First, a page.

Where Spacebase first slips up is in trying to provide players with such a simple and un-intrusive user interface – a noble gesture, but one that ultimately backfires. A far cry from Prison Architect’s huge UI boxes, DF-9’s command tab is tucked away to the side, and specific commands can only be accessed by first sifting through multiple menus. Although this seems simpler at first glance, it’s actually rather cumbersome, particularly when mistakes are made, wrong commands are clicked, speed is of the essence etc. It even takes wading through three separate sub-menus to construct a simple door, such is the cumbersome design of the UI. A larger, albeit, more intrusive interface or Sims style “Build Mode”, would have made things much easier to master.
This often problematic adherence to the implicit is reflected in DF-9’s moment-to-moment gameplay too. A lack of diegetic sound makes every action feel unresponsive and tame, particularly with regards to construction and combat. I know there’s no sound in the vacuum of space, but in a pressurized, oxygen-filled space-station? This means that the “eventful” parts of the game are nothing more than a bland inconvenience; raider fights and parasitic infestations should be exciting and refreshing, but instead they resemble awkward, silent Runescape enemy encounters. There are also far too many occurrences of residents simply relieving themselves of their responsibilities in favour of casually strolling around the station, leaving vital jobs unattended, as well as moments wherein tasks will are impossible to complete, but the game’s pop-up messaged give little or no indication as to why . When you’re more or less alone in the vastness of space, such insubordination and lack of explanation leaves you feeling helpless, frustrated and a little bored.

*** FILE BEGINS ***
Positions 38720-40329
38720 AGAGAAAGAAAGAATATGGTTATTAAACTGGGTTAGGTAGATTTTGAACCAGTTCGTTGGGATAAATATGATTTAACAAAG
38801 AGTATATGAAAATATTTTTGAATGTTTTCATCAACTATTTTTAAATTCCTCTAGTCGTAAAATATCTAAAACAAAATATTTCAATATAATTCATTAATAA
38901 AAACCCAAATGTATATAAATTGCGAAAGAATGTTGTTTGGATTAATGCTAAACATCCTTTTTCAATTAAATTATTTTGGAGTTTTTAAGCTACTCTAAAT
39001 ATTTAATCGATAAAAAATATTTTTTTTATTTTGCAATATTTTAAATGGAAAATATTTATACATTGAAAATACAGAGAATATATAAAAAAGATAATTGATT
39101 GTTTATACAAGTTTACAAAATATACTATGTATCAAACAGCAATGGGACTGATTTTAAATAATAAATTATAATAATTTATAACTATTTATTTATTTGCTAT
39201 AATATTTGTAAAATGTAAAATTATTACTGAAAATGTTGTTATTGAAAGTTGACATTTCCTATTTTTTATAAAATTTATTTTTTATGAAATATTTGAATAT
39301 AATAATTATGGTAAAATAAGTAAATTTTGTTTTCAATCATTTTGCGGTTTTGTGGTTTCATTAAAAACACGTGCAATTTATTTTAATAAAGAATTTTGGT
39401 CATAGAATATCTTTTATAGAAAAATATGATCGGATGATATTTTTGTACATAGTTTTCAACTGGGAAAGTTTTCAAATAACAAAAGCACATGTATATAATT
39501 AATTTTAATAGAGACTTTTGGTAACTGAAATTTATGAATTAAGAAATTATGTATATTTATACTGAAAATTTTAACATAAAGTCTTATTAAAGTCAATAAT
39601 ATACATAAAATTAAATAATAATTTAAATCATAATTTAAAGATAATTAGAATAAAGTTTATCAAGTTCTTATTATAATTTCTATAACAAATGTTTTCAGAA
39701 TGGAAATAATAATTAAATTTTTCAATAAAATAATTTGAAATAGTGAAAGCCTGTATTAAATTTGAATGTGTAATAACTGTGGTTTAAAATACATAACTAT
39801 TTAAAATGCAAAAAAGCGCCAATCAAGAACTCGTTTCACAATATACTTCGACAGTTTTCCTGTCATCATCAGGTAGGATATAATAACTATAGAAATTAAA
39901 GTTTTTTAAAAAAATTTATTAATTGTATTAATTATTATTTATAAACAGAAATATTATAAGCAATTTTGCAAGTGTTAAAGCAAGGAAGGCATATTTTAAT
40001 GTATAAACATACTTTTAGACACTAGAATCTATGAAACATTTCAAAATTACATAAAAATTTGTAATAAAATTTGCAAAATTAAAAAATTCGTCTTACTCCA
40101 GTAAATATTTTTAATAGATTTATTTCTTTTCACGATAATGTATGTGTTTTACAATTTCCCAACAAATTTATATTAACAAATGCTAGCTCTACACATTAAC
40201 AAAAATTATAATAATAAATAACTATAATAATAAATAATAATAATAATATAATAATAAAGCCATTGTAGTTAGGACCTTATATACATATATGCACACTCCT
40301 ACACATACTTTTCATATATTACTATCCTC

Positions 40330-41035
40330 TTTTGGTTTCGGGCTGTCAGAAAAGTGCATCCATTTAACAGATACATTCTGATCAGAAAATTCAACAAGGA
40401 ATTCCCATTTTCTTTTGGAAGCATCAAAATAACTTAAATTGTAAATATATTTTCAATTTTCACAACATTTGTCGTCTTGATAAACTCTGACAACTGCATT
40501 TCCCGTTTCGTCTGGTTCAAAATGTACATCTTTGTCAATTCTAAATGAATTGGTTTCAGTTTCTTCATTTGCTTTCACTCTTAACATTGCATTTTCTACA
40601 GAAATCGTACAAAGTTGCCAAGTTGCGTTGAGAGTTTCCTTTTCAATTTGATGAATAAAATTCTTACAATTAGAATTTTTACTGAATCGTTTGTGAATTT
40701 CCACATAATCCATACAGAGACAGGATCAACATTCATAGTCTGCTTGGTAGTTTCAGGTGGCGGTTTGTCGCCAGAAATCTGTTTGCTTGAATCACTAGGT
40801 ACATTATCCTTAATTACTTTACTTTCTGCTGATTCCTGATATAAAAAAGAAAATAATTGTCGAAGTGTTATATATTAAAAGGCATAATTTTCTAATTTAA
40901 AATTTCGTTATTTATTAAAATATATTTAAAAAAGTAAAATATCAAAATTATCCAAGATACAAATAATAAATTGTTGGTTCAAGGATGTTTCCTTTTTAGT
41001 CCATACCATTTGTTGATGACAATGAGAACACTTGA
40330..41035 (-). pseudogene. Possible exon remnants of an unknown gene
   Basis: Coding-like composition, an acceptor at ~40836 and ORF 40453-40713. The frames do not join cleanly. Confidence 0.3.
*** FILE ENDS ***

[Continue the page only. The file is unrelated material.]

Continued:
DF-9‘s biggest crime is simply that it is unfinished. There aren’t enough emergent scenarios like spaceship encounters, derelicts, and raider attacks, and most of the scenarios that are included end up getting repeated three or four times inside the first two hours of play. In terms of production values, DF-9 isn’t ugly, but its character models, portraits and animations could certainly use some polishing and fleshing out. In fact, similarly to the emergent encounters and the game’s serviceable synth soundtrack ripped straight out of the Mass Effect galactic map, most of the game’s assets end up getting repeated over and over again. For a game about a diverse, alien space station, everything in Spacebase feels rather same-y.
Ultimately, this means Double Fine’s latest effort is an occasionally interesting, but unbalanced simulator. The early-game is an exciting but frenetic affair, thanks to the initial unpredictability of the game’s emergent scenarios, as well as its rather unwieldy UI. Then the late-game is a fairly mundane management simulator which merely requires you to continue expanding the size of your base, albeit with very few new upgrades available, and a disappointing amount of cloned assets and scenarios to play with. Unfortunately for Double Fine: in space, no one can hear you laugh.